Thursday, July 16, 2009

Bachmann Misreads House Health Bill To Claim ‘Whatever Health Care You Have Now’ Will Be Gone In 5 Years


On Tuesday, three separate House committees — Ways and Means Committee, Energy and Commerce Committee, Education and Labor Committee — released a single health care reform bill, the American Affordable Healthy Choices Act. An analysis by the non-partisan Congressional Budget Office found that the legislation would cost $1 trillion over 10 years and cover 94 percent of Americans (97% if you don’t count undocumented immigrants).

On Dennis Miller’s radio show today, Rep. Michele Bachmann (R-MN) attacked the bill, claiming that it plainly stated that Americans would be forced out of their current health care plans “within five years”:

BACHMANN: Well, what does that mean? That means that politicians are going to substitute their choice for your doctor’s choice for you. That’s exactly what this bill does. Here’s the other thing about that bill. It’s a monstrosity. I have the bill printed out on my desk, it’s over 1,000 pages long. On the 16th page, it says whatever health care you have now, it’s going to be gone within five years. So your current health care plan, you’re not going to have in five years. What you’re going to have is a government plan and a federal bureau is going to decide what you get or if you get anything at all.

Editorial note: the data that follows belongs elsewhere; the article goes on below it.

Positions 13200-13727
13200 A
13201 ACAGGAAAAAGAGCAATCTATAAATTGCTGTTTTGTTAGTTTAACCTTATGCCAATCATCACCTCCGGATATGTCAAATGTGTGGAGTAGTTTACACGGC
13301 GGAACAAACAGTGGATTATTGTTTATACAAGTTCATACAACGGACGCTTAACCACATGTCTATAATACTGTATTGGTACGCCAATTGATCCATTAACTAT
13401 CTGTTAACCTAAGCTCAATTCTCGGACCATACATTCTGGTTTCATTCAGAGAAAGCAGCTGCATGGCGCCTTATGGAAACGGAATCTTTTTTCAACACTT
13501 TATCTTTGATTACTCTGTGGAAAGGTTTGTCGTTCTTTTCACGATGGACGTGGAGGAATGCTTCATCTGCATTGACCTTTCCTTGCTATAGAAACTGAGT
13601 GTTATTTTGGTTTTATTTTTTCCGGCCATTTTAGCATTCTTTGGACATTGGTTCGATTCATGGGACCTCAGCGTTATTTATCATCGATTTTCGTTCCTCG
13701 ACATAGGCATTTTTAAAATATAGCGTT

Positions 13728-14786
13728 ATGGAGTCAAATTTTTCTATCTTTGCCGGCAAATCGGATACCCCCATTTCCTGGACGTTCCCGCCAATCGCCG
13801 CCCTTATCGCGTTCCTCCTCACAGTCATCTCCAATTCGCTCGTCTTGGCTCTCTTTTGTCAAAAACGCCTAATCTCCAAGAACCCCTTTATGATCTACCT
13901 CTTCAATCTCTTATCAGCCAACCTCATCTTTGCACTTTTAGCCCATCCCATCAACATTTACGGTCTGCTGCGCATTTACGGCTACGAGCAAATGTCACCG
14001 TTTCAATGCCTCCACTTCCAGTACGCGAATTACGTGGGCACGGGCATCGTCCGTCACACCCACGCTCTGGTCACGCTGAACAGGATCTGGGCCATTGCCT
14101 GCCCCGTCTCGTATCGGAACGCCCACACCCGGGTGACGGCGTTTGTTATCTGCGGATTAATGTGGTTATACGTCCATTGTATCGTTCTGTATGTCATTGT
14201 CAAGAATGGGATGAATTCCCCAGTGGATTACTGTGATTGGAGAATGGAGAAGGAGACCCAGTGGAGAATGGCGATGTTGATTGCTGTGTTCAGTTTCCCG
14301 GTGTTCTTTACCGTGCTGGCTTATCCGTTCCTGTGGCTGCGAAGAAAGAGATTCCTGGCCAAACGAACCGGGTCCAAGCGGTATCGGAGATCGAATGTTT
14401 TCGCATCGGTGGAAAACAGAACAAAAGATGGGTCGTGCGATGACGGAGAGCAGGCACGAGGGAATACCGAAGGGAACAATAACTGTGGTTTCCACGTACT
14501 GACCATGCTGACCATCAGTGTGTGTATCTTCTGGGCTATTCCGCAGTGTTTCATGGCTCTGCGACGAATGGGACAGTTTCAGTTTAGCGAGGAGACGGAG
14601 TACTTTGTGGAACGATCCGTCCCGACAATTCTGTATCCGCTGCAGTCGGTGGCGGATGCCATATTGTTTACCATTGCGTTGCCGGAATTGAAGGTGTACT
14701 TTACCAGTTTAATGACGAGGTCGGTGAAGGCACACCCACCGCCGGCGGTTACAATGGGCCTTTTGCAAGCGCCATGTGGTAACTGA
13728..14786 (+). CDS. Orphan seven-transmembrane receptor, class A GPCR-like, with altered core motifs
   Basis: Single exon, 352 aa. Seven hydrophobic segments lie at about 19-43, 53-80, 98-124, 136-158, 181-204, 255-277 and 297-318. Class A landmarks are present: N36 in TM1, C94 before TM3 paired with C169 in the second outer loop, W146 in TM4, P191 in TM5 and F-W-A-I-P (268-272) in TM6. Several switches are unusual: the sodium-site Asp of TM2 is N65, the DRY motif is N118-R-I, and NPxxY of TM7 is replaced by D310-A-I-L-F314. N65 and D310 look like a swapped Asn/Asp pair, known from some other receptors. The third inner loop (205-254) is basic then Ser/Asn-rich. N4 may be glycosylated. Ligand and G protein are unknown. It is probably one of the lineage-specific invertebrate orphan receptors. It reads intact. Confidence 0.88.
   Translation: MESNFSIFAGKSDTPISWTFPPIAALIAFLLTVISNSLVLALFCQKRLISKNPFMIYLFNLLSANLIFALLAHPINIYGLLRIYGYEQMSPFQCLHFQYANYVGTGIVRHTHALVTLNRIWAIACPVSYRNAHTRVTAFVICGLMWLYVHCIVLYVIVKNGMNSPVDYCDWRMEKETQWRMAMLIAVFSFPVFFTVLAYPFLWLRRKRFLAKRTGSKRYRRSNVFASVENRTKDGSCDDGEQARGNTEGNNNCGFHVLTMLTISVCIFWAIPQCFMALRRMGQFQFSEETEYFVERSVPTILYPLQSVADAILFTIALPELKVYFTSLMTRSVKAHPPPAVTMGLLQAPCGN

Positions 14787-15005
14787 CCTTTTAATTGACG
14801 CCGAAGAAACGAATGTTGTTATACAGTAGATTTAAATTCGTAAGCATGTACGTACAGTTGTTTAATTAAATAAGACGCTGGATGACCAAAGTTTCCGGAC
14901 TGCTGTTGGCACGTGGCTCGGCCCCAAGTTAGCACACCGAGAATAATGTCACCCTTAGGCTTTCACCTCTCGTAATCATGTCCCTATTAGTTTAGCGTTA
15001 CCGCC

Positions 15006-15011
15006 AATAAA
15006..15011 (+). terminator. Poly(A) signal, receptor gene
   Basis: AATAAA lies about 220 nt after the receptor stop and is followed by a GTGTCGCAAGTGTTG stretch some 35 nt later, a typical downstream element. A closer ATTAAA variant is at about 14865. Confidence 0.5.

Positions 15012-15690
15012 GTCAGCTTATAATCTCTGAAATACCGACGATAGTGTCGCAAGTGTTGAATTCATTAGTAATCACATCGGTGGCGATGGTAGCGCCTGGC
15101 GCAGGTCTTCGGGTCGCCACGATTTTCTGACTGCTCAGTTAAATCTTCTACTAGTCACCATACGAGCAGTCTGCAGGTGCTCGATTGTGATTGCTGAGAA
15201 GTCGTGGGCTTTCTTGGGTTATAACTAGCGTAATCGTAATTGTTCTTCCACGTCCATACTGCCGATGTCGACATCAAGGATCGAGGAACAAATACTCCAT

Listen here:

Bachmann either misread the bill or is willfully misrepresenting it. In fact, page 16 is the beginning of the section on “Protecting The Choice To Keep Current Coverage.” The section that refers to five years is on page 17, but it’s not about pushing Americans off their current health plans. As the summary on Rep. Pete Stark’s (D-CA) website notes, it simply “provides for a five year grace period for current group health plans to meet specified standards.”

In fact, as the Wonk Room’s Igor Volsky points out, the CBO’s coverage tables “undermine the conservative claim that a public option would eliminate private insurance and erode employer-sponsored coverage”:

The House bill actually increases the number of people who receive coverage through their employer by 2 million (in 2019) and shifts most of the uninsured into private coverage. By 2019, 30 million individuals would also purchase coverage from the Exchange, but only 9-10 million Americans (or approximately 1/3) would enroll in the public option, the rest would enroll in private coverage.

So, in Bachmann’s world, increased private insurance is a government takeover of health care.

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